If you told me five years ago that we would be anywhere other than in the safe embrace of a Hillary Clinton presidency, I would ask who your dealer was and how much. Alas, here we are in the throes of cable news connoisseur and combover aficionado Donald Trump’s presidency where established norms come to die. Over the course of two years, we have seen, what amounts to an erosion of the ideals that have made America a bulwark of democracy and stability the world over. Trump has made attacking the press and the very idea of the rule of law, shticks of his “On the Run: ……From Mueller” rallies (sorry Beyoncé). Without impunity, Trump traverses the countryside trying, often successfully, to convince downtrodden white Americans that “up is down or that The Apprentice was worthy of an Emmy.”
Nevertheless, not everything is terrible. Since his election, civic engagement has increased tenfold across the country. Anger over this administrations mistreatment and mishandling of issues important to racial minorities, women and the LGBTQIA among others has inspired a wave of activism that promises to reshape the image of America. Women, for example, are on track to shatter electoral records in this year’s midterms, with a number of them running for offices with odds in their favor. None of this would be possible without Donald J. Trump, but not because of his ally-ship or awesomeness, but rather because of the unprecedented disapprobation and buyer’s remorse that American’s have with that fateful decision that was made on November 8th of 2016. Citizens sense a malignancy in our politics, and they are searching for a remedy. Whether in Virginia or Alabama or Pennsylvania’s 18th Congressional District, Americans have shown a willingness and ability to course correct when they see fit. It is in these elections that my optimism about American democracy springs eternal. Those who have studied the phenomena of democratic backsliding, all concur that civic engagement is vital to determining whether democracy will thrive or die. I argue that if civic engagement in 2018 is any indication, American democracy will be just fine.
According to Ozan Varol (2015) “Without participation by broad segments of the population, the opposition movement runs the serious risk of being disregarded as an unrepresentative fringe faction.” This, Varol warns, is a precursor to the inevitable backsliding of democracies. In the 2014 midterm elections that saw the Republican Party regain control of U.S Senate and thus both houses of Congress, it was simultaneously reported that turnout was the lowest it had been in 70 years. In 2016, although turnout remained relatively similar to that of 2012’s, it was significantly lower than the 63% turnout seen in the 2008 election. Even the 2008 turnout figures underpin the abysmally low turnout rates that the U.S posts in comparison to the rest of the developed world. So, it is almost unsurprising that we find ourselves in this current predicament. Donald Trump was not elected by a majority of Americans, not even close. Donald Trump is the second individual in the last five presidential elections to win the office without securing a majority of the public’s votes. Despite this and ominously similar to the words that Varol wrote, Trump has “disregarded” the millions of Americans who voted for Secretary Clinton over him as “unrepresentative” of the country. He has suggested that his loss in the popular vote was because of “millions of illegals” who crossed the border to sabotage his candidacy. He subsequently established a “Voter Fraud Commission” that by its core mission, sought to disenfranchise and discourage voters by their ethnicity and political affiliation, signs of potential backsliding.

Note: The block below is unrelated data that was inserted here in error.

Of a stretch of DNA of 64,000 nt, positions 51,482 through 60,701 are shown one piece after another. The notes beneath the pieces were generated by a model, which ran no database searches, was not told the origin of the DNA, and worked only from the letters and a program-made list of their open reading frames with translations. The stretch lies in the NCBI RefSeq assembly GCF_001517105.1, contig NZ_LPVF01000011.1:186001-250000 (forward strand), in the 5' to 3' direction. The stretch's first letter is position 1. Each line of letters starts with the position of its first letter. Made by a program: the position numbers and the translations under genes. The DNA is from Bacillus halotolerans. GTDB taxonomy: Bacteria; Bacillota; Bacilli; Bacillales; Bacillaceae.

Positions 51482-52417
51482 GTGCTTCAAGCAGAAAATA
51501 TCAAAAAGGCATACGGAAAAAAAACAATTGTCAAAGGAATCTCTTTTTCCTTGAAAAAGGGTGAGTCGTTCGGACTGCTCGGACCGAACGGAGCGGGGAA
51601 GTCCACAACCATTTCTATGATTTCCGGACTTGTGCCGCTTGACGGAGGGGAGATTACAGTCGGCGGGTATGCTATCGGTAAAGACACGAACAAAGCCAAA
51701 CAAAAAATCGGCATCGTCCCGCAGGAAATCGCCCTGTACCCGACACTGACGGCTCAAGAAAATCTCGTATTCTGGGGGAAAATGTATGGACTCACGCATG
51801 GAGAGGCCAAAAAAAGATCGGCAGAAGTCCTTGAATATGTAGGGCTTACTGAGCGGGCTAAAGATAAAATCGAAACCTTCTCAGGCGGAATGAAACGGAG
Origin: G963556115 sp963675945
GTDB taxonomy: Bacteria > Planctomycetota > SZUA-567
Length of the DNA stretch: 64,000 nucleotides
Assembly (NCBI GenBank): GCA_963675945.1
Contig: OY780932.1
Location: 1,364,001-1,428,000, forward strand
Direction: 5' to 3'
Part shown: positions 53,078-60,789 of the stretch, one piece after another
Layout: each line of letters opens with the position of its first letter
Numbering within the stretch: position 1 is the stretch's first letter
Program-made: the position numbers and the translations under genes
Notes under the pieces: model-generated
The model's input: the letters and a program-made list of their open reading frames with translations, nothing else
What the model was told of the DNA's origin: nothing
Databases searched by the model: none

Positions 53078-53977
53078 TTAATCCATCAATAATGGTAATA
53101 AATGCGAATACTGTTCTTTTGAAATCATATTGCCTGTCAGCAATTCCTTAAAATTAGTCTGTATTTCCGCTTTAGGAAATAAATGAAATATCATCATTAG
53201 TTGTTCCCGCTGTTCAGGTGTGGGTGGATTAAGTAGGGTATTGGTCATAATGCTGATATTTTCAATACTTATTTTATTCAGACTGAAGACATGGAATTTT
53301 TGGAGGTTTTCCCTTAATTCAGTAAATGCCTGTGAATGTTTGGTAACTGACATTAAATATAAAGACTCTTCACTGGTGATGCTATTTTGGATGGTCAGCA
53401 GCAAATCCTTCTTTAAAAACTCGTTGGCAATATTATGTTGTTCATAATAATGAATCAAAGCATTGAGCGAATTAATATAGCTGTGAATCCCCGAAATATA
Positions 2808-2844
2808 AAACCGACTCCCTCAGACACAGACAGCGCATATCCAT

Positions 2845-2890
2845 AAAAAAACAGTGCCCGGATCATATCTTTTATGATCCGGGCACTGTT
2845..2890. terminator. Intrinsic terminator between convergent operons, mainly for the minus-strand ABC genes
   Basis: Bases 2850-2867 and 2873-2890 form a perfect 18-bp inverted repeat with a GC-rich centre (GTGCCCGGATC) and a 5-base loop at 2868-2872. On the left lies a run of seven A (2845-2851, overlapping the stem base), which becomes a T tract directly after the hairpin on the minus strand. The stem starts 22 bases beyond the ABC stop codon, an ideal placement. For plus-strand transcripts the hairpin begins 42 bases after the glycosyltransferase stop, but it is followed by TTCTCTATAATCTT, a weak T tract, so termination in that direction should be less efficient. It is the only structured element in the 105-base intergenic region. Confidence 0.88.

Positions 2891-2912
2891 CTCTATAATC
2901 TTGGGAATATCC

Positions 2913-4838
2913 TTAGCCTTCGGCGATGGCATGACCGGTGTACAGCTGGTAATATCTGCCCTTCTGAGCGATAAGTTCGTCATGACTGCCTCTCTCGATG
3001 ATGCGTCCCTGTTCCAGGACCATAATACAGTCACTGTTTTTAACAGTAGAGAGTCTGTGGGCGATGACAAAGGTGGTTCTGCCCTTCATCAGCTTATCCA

Despite all of this, the events that have unfolded since the 2016 election have shifted the public sentiment from apathy to activism. The unprecedented alleged corruption and lawlessness from the Trump White House have inspired civil resistance, one that has placed those aligned with Trump on their toes. Using social media as a means of communication and organization, people across the country have taken to knitting “pussy hats” and making clever signs all in opposition to the abnormality of this current administration. The Women’s March held the day after the Trump inaugural, was the largest single-day protest in American history. Rallies and marches held since have all boasted high turnouts and highlighted failures of the administration on topics from environmental protection to gun safety. Ultimately, it is this activism, coupled with actually voting in elections that will save our democracy. There is no reason to believe, from the events of the past two years, that we are incapable of doing so. America is an exceptional nation that has weathered far worse than what we are currently facing. Americans as Winston Churchill famously put it “can always be counted on to do the right thing…after they have exhausted all other possibilities.” Well, with Donald Trump as President, it is safe to say we have exhausted all other possibilities. Now, it is time do the right thing, and on November 6th of 2018, I believe the American people will do just that. The people will save our democracy.
Photo by Brett Sayles, Pexels.
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